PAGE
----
Spanish wine and olives will be among the European products targeted by stiff US tariffs set to take effect at midnight Thursday

Washington (AFP) - With US tariffs on a record $7.5 billion in European goods set to hit at midnight, Spain’s economy minister Nadia Calvino said Thursday she is hoping for a last-minute change of heart from Washington.

The tariffs, authorized by the World Trade Organization, are in retaliation for long-standing European government subsidies for Airbus, which the United States claims have harmed American aviation giant Boeing.

“We still have 24 hours to go. I really hope that the US decides finally to suspend the application of these tariffs,” she said

Spain is one of the European countries that will take the biggest hit, as a founding member of Airbus, along with France, Germany and Britain.

“Spain has a very strong view on this because the threat that has come from the US is very directly targeted against Spanish products,” Calvino said at an event on the sidelines of the International Monetary Fund annual meetings.

She also called the retaliation against Spanish wine, olive oil and olives “detrimental US consumers who I’m sure are delighted to have access to these goods.”

Some European officials gathered in Washington are holding meetings with their American counterparts to try to find a way to avert the sanctions, including France’s Economy Minister Bruno Le Maire, who is due to meet with US Treasury Secretary Steven Mnuchin on Thursday and with Trade Representative Robert Lighthizer on Friday.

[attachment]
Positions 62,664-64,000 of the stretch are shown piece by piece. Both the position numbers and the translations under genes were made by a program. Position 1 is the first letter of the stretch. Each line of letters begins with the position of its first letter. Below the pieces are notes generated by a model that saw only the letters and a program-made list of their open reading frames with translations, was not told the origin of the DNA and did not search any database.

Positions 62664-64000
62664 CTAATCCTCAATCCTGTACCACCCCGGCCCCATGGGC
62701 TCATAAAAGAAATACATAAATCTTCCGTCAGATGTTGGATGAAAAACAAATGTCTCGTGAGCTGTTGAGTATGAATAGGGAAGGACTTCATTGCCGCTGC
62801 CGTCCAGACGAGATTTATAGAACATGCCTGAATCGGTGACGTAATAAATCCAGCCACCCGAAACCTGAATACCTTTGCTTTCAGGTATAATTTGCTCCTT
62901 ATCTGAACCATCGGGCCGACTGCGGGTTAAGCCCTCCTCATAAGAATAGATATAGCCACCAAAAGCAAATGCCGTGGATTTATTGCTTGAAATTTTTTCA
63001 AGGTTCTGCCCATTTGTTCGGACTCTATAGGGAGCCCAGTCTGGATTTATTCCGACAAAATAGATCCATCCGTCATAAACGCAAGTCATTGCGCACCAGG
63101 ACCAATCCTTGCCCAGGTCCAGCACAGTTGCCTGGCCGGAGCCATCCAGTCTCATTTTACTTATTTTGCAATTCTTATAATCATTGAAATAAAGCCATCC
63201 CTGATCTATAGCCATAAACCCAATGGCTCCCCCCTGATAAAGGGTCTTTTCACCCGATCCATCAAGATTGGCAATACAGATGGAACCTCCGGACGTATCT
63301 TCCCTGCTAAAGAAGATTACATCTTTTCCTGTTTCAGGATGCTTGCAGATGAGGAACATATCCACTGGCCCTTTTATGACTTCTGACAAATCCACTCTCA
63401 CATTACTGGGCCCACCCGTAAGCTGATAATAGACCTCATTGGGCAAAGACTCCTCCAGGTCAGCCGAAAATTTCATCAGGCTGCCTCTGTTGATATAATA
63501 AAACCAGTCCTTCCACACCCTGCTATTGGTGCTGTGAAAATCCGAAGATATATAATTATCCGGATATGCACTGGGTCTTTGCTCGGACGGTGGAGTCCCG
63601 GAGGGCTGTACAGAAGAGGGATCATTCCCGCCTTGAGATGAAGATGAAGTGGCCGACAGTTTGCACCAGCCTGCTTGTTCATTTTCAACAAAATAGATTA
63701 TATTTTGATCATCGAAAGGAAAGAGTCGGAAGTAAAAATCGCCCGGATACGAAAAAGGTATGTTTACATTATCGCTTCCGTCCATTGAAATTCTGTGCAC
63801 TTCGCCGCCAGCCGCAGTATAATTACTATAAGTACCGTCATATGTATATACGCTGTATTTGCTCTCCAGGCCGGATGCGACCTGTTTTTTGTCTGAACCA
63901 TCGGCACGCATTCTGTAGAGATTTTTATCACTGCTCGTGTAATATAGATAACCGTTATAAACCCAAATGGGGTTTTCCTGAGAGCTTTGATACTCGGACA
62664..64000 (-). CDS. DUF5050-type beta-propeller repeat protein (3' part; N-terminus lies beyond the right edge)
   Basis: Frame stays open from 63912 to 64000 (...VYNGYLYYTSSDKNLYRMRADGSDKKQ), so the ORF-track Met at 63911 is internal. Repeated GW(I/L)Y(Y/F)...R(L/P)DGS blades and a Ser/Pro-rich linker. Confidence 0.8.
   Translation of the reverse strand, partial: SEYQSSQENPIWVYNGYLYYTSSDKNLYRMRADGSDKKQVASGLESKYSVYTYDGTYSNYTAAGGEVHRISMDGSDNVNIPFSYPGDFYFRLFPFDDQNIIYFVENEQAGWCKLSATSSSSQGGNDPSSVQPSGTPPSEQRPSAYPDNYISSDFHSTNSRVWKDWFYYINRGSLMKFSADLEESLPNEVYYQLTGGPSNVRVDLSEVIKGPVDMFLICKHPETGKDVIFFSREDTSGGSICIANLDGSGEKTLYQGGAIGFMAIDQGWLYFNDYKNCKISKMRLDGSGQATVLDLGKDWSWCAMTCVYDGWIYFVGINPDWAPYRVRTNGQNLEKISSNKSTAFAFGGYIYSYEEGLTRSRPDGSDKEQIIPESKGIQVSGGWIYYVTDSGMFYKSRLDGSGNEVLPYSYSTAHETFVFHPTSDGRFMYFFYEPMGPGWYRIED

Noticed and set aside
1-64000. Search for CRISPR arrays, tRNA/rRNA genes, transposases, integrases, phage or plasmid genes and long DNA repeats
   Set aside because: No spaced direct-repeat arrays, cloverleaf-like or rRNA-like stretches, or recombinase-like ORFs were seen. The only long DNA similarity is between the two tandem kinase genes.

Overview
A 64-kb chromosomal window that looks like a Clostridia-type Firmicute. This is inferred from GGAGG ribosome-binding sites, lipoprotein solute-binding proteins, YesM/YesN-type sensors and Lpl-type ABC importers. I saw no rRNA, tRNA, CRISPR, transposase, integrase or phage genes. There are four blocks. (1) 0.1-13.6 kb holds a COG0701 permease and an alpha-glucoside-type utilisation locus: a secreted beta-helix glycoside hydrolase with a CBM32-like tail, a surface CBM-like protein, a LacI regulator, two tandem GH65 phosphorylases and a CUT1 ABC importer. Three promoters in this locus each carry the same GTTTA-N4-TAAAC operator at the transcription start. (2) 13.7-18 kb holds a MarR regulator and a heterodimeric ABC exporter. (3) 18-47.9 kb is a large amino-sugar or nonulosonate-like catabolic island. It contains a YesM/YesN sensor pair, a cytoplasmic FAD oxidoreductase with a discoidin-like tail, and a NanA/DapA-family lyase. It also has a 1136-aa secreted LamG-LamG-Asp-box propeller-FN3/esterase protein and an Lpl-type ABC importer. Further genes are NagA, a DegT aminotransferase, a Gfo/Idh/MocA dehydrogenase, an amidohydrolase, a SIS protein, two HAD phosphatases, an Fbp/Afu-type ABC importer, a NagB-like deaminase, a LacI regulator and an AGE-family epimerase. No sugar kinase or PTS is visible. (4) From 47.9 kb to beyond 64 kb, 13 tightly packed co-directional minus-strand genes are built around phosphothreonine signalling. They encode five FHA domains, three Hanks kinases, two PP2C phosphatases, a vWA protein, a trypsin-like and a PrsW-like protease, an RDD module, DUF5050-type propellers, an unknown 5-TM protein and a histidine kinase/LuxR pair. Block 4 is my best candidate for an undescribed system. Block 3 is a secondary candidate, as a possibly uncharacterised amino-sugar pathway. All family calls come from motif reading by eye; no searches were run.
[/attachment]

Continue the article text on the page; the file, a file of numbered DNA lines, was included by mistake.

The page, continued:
EU countries will face US tariffs of 10 percent on aircraft and 25 percent on other goods, like cheeses, whiskey and olive oil, as well as some industrial products.

The ruling is the largest arbitration award in WTO history and a landmark moment in the longstanding Airbus-Boeing battle, which threatens to intensify already strained trade relations between the United States and the European Union.

Calvino called the dispute “lose-lose” but said the EU could go ahead with sanctions against the United States over subsidies for Boeing, previously approved by the WTO but not so far implemented.

“So we are very supportive of engaging in a constructive manner, finding a better way to deal with each other, a more constructive way to deal with each other,” she said.

“Threats and raising tariffs doesn’t seem to be a very wise solution for me.”